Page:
Despite the fact that 12 step programs are the most well-known type of addiction rehabs, there are many effective alternatives. In this article, we take a closer look at non-12 step rehab centers and the programs they offer that are based on very different principles to those of the traditional rehab method.
The 12 step approach to rehab is best known by the names of its subsets Alcoholics Anonymous (AA) and Narcotics Anonymous (NA). Due to the fact that the 12 steps were first devised back in the 1930s, there are now thousands of group meetings taking place around the world. In America, it is estimated that 74% of rehab centers offer the 12-step model which makes it the most prevalent option to people researching treatment centers for substance abuse.
Although almost three-quarters of American rehab centers are 12-step, there are over 1,000 or 24% facilities offering effective alternatives. The problem many people face when researching treatment programs for substance abuse is that they are often led to believe that 12 step is the only option available due to the sheer scale of the organization.
What Is Non-12 Step Rehabilitation?
Some of non 12 step alcohol rehab options include the following:
- SMART Recovery
- Women for Sobriety (WFS)
- Secular Organizations for Sobriety (SOS)
- Moderation Management
All of these approaches to rehab support abstinence in the same way that 12 step does, apart from Moderation Management which supports limiting substance use. Women for Sobriety is perhaps the oldest non 12 step alcohol rehab, founded in the 1970s as a gender-specific rehab program. SMART Recovery and Moderation Management both offer a science-based program that is diametrically opposed to the principles of traditional 12 step.
All of these non 12 step rehab centers are non-profit organizations which mean they are generally more affordable than residential rehab. They also tend to be discussion-based rather than having a designated “speaker” directing the course of the program. However, the most significant difference between these organizations and 12 step is that they do not have spiritual or religious components in their programs.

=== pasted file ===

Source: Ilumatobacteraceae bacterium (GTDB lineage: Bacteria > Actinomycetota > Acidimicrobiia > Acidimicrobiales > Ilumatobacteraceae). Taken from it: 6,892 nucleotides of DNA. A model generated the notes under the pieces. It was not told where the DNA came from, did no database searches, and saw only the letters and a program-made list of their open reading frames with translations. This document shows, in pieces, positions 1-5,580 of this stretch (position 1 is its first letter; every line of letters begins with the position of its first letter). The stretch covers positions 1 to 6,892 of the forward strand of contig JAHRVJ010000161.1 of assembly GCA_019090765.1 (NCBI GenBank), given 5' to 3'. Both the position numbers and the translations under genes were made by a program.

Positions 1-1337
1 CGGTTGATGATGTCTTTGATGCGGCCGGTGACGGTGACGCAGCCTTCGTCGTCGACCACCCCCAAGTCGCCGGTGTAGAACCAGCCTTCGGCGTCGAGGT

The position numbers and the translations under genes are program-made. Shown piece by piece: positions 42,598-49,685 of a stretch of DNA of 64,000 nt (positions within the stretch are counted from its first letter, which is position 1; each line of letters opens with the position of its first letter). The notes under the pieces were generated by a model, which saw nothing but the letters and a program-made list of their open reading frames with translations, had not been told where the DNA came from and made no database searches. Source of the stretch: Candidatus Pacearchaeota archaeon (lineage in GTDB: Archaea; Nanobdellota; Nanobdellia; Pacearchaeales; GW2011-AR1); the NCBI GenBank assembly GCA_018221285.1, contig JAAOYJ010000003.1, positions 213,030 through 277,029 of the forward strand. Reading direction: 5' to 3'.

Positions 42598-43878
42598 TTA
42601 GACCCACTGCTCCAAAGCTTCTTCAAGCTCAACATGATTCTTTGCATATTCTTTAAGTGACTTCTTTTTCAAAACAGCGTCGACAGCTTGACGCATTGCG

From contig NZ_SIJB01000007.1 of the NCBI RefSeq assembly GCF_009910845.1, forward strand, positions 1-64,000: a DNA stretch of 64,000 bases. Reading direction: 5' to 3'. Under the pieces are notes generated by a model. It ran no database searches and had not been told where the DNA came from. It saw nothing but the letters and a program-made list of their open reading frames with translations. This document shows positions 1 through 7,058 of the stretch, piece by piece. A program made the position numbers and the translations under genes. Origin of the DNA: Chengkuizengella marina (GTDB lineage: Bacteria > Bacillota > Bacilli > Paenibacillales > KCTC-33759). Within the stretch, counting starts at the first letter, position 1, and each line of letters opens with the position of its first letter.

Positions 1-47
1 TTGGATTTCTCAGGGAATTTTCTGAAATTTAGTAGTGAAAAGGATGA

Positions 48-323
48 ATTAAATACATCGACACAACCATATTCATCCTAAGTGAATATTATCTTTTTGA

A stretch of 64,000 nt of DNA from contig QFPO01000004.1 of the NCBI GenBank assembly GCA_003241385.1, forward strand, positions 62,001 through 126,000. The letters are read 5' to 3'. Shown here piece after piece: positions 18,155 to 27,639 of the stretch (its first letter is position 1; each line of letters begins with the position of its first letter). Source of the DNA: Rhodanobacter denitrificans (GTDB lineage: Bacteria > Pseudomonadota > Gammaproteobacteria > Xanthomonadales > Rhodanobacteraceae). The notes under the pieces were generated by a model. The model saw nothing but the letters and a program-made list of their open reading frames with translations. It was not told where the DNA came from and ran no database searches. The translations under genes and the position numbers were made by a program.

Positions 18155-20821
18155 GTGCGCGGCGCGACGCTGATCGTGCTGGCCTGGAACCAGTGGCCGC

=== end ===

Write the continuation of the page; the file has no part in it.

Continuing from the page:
Are Alternative Support Groups as Effective as 12 Step?
A rehab program’s effectiveness depends very much on the individual concerned. According to research, 12 step programs have a success rate of between 5 and 10 percent which is surprisingly low for such a big organization. However, this could be due to the fact that the faith-based approach to rehab has less relevance in today’s society.
Non 12 step recovery programs work in a very different way to 12 step. Whereas the traditional recovery method depends on a firm belief in a spiritual being or entity to which the individual can supplicate themselves to for healing, non-12 step recovery programs are very different. Among the non 12 step rehabilitation community it is believed that addiction is an illness requiring specialist treatment in a non 12 step rehab center. The alternative view does not accept that individuals can only overcome an addiction if they surrender themselves to a deity or spiritual entity.
Because of the intensely personal nature of addiction illness, it is important that a treatment program resonates with an individual’s personal beliefs and also their lifestyle. People who have never committed themselves to a religious group but have developed substance use disorder are unlikely to find a 12 step program engaging on any level. In this respect, non-religious people attempting to achieve sobriety by following the 12 steps is similar to trying to force a square peg into a round hole.
Decide What Your Rehab Goals and Needs Are
Each rehab center offers its own range of specialties and has their own methodology for measuring success. It is vital that individuals choose a treatment option that helps them achieve their specific rehab goals but before they are able to, they need to determine what they are.
The first step is to decide which substances or behaviors you want to remove from your life. Next, it is important to determine if there are any underlying physical or mental health issues which can be treated at the same time in rehab. Finally, you have to define what success means to you personally. Perhaps your initial goal is to achieve sobriety for an initial 60 days as a measure of success, whereas others may consider a year to be a better period of time. This is something that can only be decided on by the individual concerned together with their loved ones who have also been affected by addictive behavior.